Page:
What is African Decolonisation in the 21st Century?
Decolonial discourse has been around for a while, at least since the beginning of coloniality itself, circa 1500. However, the narratives seem to be increasingly confined to narrow intellectual spaces.
But what is decolonisation? Did colonisation not all happen in the 1800s? Is it not all over now? Well, yes and no. In the 1960s, political control was handed back to the colonies. But believing that this process ended colonisation is problematic. Firstly saying control was handed BACK is a falsehood, as power was never received from the colonies. African states are a creation of colonisation. As long as these states exist, unchanged, colonisation is with us. Secondly, political control is subjective and fluid. Most post-colonial states are not in actual control of their territories. Thirdly, restricting decolonisation to a moment, ignores the whole context in which colonisation occurred – the whole nature of international relations before and after colonialism. If these remain unchanged then there is no true decolonisation.
“By decoloniality it is meant … the dismantling of relations of power and conceptions of knowledge that foment the reproduction of racial, gender, and geo-political hierarchies that came into being or found new and more powerful forms of expression in the modern/colonial world.” – Nelson Maldonado-Torres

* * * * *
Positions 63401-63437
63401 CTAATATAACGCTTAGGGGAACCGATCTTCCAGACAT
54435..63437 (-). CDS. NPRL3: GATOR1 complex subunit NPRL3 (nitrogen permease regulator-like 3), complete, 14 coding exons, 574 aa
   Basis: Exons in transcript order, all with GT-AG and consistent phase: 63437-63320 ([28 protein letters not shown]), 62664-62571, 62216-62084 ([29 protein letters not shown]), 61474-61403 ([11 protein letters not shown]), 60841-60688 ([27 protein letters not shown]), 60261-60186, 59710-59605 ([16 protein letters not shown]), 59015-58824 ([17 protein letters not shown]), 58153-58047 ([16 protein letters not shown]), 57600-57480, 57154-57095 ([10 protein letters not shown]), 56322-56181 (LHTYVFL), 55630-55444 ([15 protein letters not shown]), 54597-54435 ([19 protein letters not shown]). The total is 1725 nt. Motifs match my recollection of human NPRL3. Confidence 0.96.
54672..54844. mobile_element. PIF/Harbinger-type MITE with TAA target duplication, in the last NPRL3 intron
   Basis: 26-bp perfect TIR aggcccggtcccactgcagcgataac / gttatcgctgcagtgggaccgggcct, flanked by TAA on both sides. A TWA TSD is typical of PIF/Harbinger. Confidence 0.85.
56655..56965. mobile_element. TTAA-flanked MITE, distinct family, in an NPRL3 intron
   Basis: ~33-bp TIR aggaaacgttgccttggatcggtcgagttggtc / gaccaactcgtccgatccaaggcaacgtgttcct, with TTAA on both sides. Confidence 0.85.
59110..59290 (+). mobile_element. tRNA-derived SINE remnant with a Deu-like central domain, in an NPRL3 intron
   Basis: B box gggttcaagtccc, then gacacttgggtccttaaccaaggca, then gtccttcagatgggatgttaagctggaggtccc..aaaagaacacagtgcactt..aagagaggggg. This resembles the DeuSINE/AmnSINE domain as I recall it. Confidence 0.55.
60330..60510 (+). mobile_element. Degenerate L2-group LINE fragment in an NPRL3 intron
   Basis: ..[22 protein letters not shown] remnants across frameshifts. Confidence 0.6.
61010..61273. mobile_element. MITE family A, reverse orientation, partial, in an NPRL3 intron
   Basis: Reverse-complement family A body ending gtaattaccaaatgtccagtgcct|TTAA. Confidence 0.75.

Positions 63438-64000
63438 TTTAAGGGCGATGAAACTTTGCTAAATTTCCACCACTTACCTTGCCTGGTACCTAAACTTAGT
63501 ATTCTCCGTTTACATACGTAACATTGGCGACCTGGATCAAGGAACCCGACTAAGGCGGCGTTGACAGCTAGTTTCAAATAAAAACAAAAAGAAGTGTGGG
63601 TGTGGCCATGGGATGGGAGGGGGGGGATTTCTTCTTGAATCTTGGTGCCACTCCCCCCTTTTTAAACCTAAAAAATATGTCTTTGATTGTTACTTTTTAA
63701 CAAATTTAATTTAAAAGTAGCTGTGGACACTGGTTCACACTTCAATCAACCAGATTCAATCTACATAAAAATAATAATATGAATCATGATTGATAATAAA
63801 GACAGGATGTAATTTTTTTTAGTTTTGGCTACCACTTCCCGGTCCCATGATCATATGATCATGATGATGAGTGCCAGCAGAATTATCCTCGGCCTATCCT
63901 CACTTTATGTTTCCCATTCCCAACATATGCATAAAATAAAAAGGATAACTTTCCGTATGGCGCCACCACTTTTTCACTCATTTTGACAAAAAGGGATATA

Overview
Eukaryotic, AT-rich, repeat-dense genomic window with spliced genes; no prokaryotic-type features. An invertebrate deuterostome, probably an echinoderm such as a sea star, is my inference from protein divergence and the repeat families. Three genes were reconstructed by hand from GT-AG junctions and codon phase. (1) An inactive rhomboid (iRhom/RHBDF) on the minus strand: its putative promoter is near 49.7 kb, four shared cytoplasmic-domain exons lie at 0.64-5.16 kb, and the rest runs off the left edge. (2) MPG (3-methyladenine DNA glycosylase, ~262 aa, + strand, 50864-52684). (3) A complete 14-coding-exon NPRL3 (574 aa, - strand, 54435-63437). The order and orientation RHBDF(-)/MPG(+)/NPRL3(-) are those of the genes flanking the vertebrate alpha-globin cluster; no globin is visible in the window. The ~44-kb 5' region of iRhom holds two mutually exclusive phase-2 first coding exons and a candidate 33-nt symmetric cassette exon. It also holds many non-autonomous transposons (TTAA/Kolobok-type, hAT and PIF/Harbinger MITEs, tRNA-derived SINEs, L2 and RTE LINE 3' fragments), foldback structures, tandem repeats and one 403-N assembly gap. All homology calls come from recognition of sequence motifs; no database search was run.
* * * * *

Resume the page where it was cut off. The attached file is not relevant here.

By restricting decolonisation to a moment we deny the state of the world which is built on hierarchies and exclusivities. We ignore the fact that colonialism was founded on a ‘civilising mission’ which fashioned the ignorant ‘other’ who needed reformation. We ignore the mechanisms of colonisation which include the infantilisation of knowledges and cultures and languages. We refuse to acknowledge that decolonisation cannot be complete without engaging with these issues. G S Spivak identifies colonisation as the highest form of epistemic violence. She asks that the: